Philip Isett, assistant professor of mathematics at Caltech, has been named a winner of a Sloan Research Fellowship. The fellowships, awarded by the Alfred P. Sloan Foundation, "seek to stimulate fundamental research by early career scientists and scholars of outstanding promise," according to the organization's website. Each year, the Sloan Foundation grants the fellowships to 126 researchers; this year, the awards will come with $70,000 to be spent as the winners see fit.
Isett works in partial differential equations, focusing on solutions to the incompressible Euler equations of fluid dynamics, which date back to their namesake, Leonhard Euler, an 18th-century Swiss scientist. Fluids are inherently highly complex systems and are hard to precisely analyze with mathematics. Recently, Isett successfully solved a problem related to the Euler equations known as Onsager's conjecture, named after its proposer, Lars Onsager, who won the Nobel Prize in Chemistry in 1968.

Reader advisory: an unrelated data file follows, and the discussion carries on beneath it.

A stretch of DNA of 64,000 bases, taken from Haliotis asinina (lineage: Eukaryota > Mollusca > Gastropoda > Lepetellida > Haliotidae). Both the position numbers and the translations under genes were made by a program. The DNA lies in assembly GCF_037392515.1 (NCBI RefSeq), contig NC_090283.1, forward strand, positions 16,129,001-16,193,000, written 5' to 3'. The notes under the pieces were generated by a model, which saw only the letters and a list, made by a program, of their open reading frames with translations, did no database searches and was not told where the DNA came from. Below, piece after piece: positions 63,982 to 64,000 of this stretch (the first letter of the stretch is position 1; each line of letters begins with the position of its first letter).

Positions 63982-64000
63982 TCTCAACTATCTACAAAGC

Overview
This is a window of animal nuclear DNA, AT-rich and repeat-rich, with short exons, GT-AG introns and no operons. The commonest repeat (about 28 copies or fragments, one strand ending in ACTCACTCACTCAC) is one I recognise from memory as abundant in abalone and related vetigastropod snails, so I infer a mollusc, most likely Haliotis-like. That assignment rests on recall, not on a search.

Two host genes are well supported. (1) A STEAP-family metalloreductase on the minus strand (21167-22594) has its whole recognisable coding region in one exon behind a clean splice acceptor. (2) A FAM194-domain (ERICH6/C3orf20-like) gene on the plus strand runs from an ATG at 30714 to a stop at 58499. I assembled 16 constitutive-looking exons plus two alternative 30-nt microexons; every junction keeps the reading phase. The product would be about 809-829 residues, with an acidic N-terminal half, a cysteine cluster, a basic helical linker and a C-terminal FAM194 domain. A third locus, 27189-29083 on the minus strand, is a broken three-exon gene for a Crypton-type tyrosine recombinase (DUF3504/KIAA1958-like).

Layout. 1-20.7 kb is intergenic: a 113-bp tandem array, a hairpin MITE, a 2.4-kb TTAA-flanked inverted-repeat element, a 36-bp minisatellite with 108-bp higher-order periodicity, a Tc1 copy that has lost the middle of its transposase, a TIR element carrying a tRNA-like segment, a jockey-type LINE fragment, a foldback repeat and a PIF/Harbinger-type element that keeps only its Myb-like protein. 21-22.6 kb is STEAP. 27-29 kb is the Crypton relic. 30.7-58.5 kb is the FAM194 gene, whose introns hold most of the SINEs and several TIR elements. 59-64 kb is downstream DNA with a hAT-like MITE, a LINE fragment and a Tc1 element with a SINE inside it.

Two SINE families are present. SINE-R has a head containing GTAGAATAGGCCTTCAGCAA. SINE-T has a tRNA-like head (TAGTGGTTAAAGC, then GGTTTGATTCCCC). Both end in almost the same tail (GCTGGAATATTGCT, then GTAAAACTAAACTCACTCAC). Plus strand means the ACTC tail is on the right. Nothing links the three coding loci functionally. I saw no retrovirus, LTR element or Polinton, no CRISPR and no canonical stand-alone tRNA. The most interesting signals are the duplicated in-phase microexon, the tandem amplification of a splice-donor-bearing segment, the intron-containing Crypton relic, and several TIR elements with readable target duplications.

Isett received Bachelor of Science and Bachelor of Arts degrees from the University of Maryland, College Park in 2008 and a PhD from Princeton University in 2013. He then worked at MIT as a C.L.E. Moore Instructor and as a National Science Foundation postdoctoral scholar. He was named assistant professor at the University of Texas at Austin before coming to Caltech in 2018.
Written by Whitney Clavin